The Obama administration licensed a third company to broadly sell U.S. natural gas overseas on Wednesday, renewing fears that widespread exports of America’s bounty could spike domestic prices for the fossil fuel.
In conditionally approving exports from a $2 billion facility in Lake Charles, La., the Energy Department has now put U.S. companies on track to eventually export as much as 5.6 billion cubic feet of gas per day to Japan and other countries that aren’t free-trade partners with the U.S.
And 19 other export applications are still pending at the Energy Department, propelled by U.S. natural gas producers’ zeal to capitalize on growing demand in Europe and Asia.
Critics say the rush to export domestically harvested natural gas could cause U.S. prices to climb, hiking household energy bills and thwarting a resurgence of U.S. manufacturing.
“Each permit approval brings us closer to the point that would begin to harm the manufacturing renaissance,” warned America’s Energy Advantage, a group of industrial natural gas users, including Dow Chemical, that is fighting unfettered exports.
Sen. Ron Wyden, D-Ore., who heads the Energy and Natural Resources Committee, suggested the government should be more skeptical as it weighs future export proposals.
“With each new permit to send natural gas overseas, the Energy Department has a higher bar to prove these exports are in the best interests of American consumers and employers,” Wyden said.
Under Wednesday’s decision, Lake Charles Exports LLC could sell as much as 2 billion cubic feet of natural gas a day to non-free-trade partners, if the project wins other required permits. Partners in the $2 billion project, including Southern Union Co. and BG Group PLC, hope to build a natural gas liquefaction plant at the site of an existing LNG import terminal in Lake Charles, La.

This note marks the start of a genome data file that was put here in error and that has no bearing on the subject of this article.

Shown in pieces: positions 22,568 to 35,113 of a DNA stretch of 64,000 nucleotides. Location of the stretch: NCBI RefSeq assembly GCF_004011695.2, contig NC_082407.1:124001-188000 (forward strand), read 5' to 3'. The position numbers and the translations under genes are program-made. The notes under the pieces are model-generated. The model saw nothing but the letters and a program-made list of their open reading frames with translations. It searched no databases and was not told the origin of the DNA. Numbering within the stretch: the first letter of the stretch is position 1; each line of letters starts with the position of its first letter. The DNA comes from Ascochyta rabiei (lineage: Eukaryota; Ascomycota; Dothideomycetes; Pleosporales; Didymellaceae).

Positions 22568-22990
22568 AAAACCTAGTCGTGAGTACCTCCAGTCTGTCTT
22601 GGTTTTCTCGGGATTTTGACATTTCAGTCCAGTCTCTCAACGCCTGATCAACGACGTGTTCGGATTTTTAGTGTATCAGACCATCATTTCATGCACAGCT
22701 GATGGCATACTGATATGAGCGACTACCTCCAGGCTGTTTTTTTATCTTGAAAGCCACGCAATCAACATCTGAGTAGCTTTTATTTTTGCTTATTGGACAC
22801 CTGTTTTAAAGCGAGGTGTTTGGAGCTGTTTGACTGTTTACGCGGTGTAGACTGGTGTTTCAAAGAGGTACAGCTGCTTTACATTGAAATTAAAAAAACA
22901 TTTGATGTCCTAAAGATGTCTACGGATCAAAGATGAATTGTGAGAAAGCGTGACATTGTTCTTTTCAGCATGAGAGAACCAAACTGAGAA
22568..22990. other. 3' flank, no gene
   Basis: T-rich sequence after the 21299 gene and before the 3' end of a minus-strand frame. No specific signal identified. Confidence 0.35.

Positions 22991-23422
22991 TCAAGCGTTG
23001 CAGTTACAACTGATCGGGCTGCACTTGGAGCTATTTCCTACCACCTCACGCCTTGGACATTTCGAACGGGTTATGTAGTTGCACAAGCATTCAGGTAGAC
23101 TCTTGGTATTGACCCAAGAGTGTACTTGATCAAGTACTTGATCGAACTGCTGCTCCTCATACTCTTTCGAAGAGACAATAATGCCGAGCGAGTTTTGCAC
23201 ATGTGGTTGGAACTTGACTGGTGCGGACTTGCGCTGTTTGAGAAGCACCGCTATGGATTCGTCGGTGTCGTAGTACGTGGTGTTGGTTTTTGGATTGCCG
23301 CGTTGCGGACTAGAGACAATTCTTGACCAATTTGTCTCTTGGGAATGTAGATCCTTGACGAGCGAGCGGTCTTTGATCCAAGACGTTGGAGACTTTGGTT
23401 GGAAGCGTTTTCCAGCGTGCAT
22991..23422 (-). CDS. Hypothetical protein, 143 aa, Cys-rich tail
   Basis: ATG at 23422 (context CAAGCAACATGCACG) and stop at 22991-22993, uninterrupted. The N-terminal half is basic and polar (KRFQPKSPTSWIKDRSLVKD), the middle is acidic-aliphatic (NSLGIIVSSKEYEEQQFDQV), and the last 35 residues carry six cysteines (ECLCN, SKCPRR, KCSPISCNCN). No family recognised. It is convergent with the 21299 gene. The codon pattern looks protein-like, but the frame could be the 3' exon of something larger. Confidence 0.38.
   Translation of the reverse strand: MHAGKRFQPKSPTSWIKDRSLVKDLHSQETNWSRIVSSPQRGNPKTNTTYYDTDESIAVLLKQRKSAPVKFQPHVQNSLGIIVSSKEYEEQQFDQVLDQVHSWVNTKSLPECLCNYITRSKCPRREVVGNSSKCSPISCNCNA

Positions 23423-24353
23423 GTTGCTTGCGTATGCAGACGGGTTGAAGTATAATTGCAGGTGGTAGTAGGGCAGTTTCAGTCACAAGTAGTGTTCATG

Previously, the Energy Department has given approvals to the Freeport LNG project on Quintana Island, Texas, and, in 2011, Houston-based Cheniere Energy’s Sabine Pass facility in southwest Louisiana. Next in line for review is a proposal to export 1 billion cubic feet of gas daily from Dominion’s $3.4 billion Cove Point project in Maryland.
Even after companies have government approvals and secure financing for the massive, multi-billion-dollar liquefaction facilities, it can take years to build them. At least 63 such LNG export projects have been proposed worldwide, including in Canada and gas-rich Australia.
Sen. Lisa Murkowski, R-Alaska, warned that amid stiff global competition, “the window for building out our LNG capacity is not open ended.”
“It could close if we don’t seize this opportunity to have America’s natural gas play a major role in the growing global gas market,” Murkowski said.
Murkowski and other export boosters say the administration is moving too slowly on the issue, potentially imperiling a rare opportunity for the United States to shift its trade balance while bolstering allies abroad.
“The slow permitting process at the Energy Department is jeopardizing the U.S.’s ability to contribute our abundant natural gas resources to the global market,” said Margo Thorning, senior vice president of the American Council for Capital Formation.